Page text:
I have mentioned how special freediving is to me. Let me share one important lesson I learned from my coach and it is not to anticipate what is to come but to stay focused on the present moment. I cross the swimming pool tile by tile, one fin-stroke at a time…
First, what is freediving? Freediving or apnea is a sports that involves the voluntary suspension of breath — so you hold your breath underwater. It is not scuba diving where you have tanks or diving where you jump from a platform and perform acrobatics before breaking into the water.
It is being relaxed, taking a deep, full breath, before ducking underwater and swimming across the pool, propelling yourself forward with your kicks, usually with the help of fins (but you can do it without too). And you don’t come up to breathe until you have or want to.
The first time I tried freediving at a Discover Freediving course (I don’t think I will forget the 7th of May 2017), I experienced the strangest of sensations, feeling myself moving in the water at such speed that it became surreal. I remember coming home with such an adrenaline rush that I kept replaying the experience in cold sweat. It got me hooked from the start.
Back to the lesson I had learned. We are always told not to look up and ahead to where we are headed to check how much more distance we are to cover, but to remain focused on the present moment. Don’t think about what is to come until you have arrived. This is not only good for streamlining but more importantly, it helps alleviate anxiety.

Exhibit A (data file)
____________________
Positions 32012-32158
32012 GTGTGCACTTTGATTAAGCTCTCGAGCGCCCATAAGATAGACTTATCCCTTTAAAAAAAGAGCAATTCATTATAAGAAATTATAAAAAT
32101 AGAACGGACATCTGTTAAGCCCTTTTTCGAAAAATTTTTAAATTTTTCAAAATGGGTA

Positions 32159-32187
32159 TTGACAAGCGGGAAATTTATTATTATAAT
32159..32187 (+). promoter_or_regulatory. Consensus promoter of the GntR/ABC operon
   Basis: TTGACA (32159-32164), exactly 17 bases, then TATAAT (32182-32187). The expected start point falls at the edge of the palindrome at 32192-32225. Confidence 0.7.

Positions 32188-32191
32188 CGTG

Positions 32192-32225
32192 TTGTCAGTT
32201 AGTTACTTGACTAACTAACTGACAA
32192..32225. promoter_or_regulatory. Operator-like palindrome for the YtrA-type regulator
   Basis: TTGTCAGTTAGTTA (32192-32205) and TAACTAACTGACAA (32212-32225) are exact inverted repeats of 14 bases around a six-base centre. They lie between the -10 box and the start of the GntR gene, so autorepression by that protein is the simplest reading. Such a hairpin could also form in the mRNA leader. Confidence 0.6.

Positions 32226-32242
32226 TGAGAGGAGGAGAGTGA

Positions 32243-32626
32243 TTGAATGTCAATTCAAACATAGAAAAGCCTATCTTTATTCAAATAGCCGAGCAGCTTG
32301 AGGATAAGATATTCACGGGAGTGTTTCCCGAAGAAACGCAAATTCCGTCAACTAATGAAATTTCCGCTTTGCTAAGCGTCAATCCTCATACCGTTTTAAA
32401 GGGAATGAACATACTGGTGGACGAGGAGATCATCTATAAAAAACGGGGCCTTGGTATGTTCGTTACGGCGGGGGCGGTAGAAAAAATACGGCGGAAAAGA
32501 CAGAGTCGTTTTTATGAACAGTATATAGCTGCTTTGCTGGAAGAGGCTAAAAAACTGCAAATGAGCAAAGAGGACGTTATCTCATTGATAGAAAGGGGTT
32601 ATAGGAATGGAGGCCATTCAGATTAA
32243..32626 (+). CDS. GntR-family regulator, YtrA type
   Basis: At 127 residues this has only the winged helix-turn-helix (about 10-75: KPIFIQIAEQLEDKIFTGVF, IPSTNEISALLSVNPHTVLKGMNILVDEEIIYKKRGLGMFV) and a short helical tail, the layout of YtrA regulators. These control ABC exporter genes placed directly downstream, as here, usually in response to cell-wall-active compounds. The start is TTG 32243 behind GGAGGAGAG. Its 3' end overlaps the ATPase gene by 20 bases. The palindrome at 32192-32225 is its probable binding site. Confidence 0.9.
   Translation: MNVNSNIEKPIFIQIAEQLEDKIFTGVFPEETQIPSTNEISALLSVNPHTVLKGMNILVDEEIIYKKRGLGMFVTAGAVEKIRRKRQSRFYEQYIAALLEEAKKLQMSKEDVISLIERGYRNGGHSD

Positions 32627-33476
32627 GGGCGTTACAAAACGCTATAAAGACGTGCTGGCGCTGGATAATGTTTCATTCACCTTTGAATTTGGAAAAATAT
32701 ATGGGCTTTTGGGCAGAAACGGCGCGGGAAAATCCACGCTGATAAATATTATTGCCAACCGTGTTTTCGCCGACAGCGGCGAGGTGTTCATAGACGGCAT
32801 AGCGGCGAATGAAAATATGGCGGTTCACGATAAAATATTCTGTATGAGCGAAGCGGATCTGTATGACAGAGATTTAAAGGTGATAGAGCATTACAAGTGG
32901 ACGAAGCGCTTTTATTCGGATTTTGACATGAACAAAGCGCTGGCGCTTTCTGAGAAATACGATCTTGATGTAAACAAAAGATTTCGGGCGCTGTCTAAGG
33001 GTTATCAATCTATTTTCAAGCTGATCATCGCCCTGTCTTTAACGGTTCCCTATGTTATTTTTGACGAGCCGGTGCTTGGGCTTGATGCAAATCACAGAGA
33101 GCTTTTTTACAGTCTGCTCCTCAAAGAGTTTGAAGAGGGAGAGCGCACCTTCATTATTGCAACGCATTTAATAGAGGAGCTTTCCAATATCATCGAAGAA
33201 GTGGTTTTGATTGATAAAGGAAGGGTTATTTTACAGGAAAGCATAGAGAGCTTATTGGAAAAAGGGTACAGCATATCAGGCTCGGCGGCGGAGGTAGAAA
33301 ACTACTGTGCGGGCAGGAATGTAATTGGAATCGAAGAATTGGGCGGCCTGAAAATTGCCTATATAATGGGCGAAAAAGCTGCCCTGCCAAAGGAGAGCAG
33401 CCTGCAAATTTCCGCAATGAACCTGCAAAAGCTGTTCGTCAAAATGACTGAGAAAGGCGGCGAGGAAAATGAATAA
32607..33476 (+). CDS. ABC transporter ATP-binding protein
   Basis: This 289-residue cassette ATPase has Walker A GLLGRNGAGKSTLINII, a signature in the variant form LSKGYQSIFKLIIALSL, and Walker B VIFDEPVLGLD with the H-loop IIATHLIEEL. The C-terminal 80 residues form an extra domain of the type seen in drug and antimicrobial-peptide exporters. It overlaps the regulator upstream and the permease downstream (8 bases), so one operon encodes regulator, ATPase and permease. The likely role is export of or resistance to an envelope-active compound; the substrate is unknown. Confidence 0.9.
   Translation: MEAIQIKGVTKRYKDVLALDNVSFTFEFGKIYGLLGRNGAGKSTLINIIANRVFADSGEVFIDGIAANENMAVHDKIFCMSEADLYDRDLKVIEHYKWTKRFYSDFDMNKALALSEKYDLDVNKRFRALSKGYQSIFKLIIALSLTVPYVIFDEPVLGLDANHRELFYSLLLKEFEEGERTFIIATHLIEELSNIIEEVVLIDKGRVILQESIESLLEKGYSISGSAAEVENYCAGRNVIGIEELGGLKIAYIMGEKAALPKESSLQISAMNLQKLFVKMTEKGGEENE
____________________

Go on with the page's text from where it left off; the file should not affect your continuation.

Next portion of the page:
Your thoughts in apnea are so important – they tell the body what you can and cannot do. Freediving accentuates the mental and emotional states. So much can happen in a short span of a few minutes. You feel like time is expanded and suspended.
When you’re fully focused on that tile before your eyes, the movement of your legs in the water, the sensation of your body flowing through the water column; you don’t have time to worry whether you will make it or panic that you may not, and you can remain relaxed, something so essential for the state of apnea and your present enjoyment of the activity.
This is also an important life lesson. How much time do we spend worrying about and anticipating something of the future that might or might not happen; when that energy could be focused on completing each present task at hand?
Learning to stay in the present moment, to enjoy it, and not cross the bridge until I come to it are important lessons that freediving has taught me.
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